Notes on the Bach Suites
– By Elizabeth King
Despite their fame and popularity, the six suites on tonight’s program have a foggy origin. They were written sometime between 1717 and 1723 during Bach’s service to Prince Leopold in Cöthen. At this period of the Baroque, the cello would have been a highly unusual choice of instrumentation for solo pieces, its role most often relegated to accompanying. So whether these suites originated for another stringed instrument or as we hear them today is unclear. They could have been written for the 5 string viola pomposa, or the miniature violoncello da spalla (both played on the shoulder like a violin). More appropriate to the Baroque period, they probably were written without a single instrument in mind – just whatever instrument was convenient.
During the 19th century, these pieces fell out of the repertoire, and were mostly relegated to the non-serious status of etudes or student pieces. In 1890, a thirteen-year-old Pablo Casals discovered an edition in a music shop in Barcelona. He became the first modern-era cellist of stature to popularize them as concert pieces, and audiences everywhere since have been glad of it.
The opening of Bach’s first cello suite reassures us that everything is okay. (What a terrific way to begin two hours!) In the classical tradition, composers mostly relied on a specific harmonic formula to create structure across a musical piece: a statement of the tonic key, a migration to the dominant key, and a return to the tonic key. As a result, a movement lasting many minutes feels satisfying and complete. In the Prelude of the G major Suite, Bach makes the full circle in the first eight phrases in approximately twenty seconds – a grand journey in miniature. All at once, we are given both the dramatic introduction and the happy ending. Where can it go from here?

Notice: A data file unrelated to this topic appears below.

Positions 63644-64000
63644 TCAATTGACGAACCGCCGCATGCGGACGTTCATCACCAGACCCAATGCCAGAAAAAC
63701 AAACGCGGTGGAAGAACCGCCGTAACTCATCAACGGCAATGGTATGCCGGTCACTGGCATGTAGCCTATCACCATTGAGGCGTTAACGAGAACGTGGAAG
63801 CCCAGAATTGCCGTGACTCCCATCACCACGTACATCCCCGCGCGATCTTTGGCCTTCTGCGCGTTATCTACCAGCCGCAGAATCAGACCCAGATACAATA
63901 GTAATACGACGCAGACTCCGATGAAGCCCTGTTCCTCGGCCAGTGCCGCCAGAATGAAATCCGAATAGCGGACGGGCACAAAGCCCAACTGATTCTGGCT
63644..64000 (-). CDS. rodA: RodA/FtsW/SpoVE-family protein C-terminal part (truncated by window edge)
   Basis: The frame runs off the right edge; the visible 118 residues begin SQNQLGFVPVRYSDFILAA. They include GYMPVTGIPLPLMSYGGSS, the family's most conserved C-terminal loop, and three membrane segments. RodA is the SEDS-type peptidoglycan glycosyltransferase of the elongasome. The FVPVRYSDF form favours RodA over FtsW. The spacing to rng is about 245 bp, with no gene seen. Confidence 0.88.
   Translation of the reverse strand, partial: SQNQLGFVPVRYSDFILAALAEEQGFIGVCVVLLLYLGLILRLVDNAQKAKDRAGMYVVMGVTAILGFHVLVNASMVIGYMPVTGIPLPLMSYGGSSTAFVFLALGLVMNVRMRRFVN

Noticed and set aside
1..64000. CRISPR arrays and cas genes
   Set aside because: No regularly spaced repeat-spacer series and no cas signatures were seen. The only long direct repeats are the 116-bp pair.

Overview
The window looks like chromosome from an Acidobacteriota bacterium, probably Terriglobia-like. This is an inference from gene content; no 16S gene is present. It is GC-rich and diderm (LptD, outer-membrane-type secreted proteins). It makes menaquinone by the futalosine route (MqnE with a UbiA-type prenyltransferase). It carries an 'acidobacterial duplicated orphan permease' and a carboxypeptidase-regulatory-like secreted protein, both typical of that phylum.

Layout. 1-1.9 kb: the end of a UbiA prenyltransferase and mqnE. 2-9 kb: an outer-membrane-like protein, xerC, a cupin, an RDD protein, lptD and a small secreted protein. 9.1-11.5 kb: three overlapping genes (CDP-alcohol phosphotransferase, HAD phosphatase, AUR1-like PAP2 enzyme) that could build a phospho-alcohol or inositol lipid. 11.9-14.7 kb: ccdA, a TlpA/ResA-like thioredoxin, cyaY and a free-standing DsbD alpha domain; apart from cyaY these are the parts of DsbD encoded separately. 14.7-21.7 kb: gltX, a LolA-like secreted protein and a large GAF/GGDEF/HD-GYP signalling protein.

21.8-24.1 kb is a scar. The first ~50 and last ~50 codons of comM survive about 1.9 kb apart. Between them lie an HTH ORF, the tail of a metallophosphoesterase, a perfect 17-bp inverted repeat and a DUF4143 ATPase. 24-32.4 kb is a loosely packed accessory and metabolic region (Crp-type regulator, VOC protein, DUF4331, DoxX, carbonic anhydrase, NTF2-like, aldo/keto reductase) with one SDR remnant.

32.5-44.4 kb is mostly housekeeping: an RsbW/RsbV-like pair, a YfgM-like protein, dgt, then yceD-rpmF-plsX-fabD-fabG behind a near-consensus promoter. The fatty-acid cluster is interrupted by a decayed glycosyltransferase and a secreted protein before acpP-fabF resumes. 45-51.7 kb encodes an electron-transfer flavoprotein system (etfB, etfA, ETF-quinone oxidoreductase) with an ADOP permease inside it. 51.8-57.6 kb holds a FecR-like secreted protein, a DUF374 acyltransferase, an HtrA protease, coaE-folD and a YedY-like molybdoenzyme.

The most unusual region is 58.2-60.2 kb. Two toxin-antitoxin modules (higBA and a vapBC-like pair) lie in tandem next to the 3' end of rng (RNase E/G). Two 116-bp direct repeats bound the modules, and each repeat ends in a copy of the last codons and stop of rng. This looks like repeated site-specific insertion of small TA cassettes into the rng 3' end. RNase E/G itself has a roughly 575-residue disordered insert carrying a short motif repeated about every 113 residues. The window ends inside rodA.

As the suites unfold from one to the next, some common themes emerge. Each follows the same pattern of movements of a Baroque dance suite (with slight variation in the fifth movement), which would have been familiar to audiences at the time: prelude, allemande, courante, sarabande, menuet/gavotte/bourree, and gigue. Listening to each as a complete piece, we can of course expect changes in energy from one movement to the next. Yet whether fast or slow, flashy or simple, the music is underpinned by a sense of continuous motion. Baroque scholars refer to “counterpoint” as the way various lines fit together. The cello suites are a perfect example – as the solo instrument moves across its range, the bottom lines often form one trajectory while the top lines form another. Think how you would feel if the cellist stopped midstream and wandered off…
What is particularly interesting is the way that the continuous motion flows. Some lines in some moments sound as if they are moving towards a goal; some lines in some moments sound like meditative rest. And at times, both somehow manage to happen at once. Consider an unusual sports team approaching a game’s end, where some of the players are assigned to move across a field directly and some are assigned a scenic route, scoring points for the arrival as well as the journey. In each of the cello suites, Bach delivers us both.
Without interfering with the underlying energies, larger structural patterns emerge to help us make sense of the whole. Often small patterns repeat on subsequent notes to form phrases; phrases piece together to mark sections; sections help to assemble movements. Again, all at once, both micro and macro are allowed to emerge. All in, listeners have a lot to keep them busy.
To close the set, Bach uses the gigue of the sixth suite to celebrate everywhere he’s been – like finishing a marathon with a dance move. My recommendation is this: find a spirited recording of the pieces (by Yo-Yo Ma or Zuill Bailey or James Wilson, for example) and pop it in the car stereo about four minutes from home. See how you feel when you arrive.
What do you hear?
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